After HCA Healthcare announced this month that the personal identification data of roughly 11 million HCA patients in 20 states had been exposed in a breach, people may be justifiably concerned that their own medical data and identities could be stolen.
Consumers should realize that such “medical identity” fraud can happen in several ways, from a large-scale breach to individual theft of someone’s data.
Just ask Evelyn Miller. The first sign something was amiss was a text Miller received from an Emory University Hospital emergency department informing her that her wait time to be seen was 30 minutes to 1 hour. That’s weird, she thought. She no longer lives in Atlanta and hadn’t used that hospital system in years. Then she got a second text, similar to the first. Must be spam, she thought.
When she got a call the next day from an Emory staffer named Michael to discuss the diagnostic results from her ER visit, she knew something was definitely wrong. “It amazed me someone could get registered with another person’s name and no ID was checked or anything,” Miller said.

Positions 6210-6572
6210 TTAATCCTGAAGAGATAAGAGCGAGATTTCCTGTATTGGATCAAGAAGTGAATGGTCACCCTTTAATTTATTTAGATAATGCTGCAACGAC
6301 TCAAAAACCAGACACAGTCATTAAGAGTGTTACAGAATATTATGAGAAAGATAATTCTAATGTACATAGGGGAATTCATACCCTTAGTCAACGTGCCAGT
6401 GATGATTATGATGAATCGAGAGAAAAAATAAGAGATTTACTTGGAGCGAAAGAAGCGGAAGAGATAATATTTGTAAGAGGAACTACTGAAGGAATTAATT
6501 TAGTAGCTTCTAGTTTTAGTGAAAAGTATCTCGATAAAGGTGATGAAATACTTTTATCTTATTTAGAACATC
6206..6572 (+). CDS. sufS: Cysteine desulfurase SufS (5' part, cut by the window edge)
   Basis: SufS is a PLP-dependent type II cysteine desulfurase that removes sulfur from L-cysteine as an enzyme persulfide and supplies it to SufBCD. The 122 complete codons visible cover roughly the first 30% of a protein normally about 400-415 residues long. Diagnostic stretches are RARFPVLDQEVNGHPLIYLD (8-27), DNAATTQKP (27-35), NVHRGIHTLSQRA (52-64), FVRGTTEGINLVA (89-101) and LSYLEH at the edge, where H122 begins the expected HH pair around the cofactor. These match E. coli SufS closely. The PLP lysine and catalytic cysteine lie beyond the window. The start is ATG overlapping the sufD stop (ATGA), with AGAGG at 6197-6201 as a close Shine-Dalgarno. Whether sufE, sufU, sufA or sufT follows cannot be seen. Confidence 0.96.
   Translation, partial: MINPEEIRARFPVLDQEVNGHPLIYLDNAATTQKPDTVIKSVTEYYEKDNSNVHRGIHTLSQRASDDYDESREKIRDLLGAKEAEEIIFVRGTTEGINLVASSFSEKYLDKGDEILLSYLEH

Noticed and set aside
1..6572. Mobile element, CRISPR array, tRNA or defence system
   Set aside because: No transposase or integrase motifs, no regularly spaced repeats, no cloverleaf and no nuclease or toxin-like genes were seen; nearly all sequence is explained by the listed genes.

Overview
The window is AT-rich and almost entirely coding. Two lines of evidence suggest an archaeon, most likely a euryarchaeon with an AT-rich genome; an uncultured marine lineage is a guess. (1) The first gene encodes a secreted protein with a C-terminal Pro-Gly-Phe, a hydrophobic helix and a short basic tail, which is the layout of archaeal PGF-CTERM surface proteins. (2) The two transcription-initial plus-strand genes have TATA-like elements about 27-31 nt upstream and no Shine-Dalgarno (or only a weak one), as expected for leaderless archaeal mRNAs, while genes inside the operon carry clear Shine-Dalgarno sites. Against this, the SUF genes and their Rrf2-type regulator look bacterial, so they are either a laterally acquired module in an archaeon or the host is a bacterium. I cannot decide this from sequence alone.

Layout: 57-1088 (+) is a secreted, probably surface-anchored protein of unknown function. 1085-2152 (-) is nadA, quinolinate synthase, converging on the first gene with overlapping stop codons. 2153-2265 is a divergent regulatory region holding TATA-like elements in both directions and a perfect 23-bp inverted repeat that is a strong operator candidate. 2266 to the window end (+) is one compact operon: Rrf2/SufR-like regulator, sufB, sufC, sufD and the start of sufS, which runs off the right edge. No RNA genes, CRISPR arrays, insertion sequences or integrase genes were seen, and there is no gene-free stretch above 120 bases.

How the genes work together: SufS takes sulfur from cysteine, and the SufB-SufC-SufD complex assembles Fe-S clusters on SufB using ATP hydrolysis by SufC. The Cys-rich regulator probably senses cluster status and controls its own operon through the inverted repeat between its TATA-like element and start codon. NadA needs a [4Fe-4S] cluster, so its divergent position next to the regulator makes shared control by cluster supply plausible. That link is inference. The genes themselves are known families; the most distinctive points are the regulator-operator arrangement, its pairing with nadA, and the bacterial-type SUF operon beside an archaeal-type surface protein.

And while the name and date of birth the staffer had on record for her were correct, Miller’s address was not. She now lives in Blairsville, Georgia, a few hours north of Atlanta. Michael said he’d correct the problem. The next week, she got a bill from Emory for more than $3,600.
After an unsatisfactory conversation with someone in the hospital’s …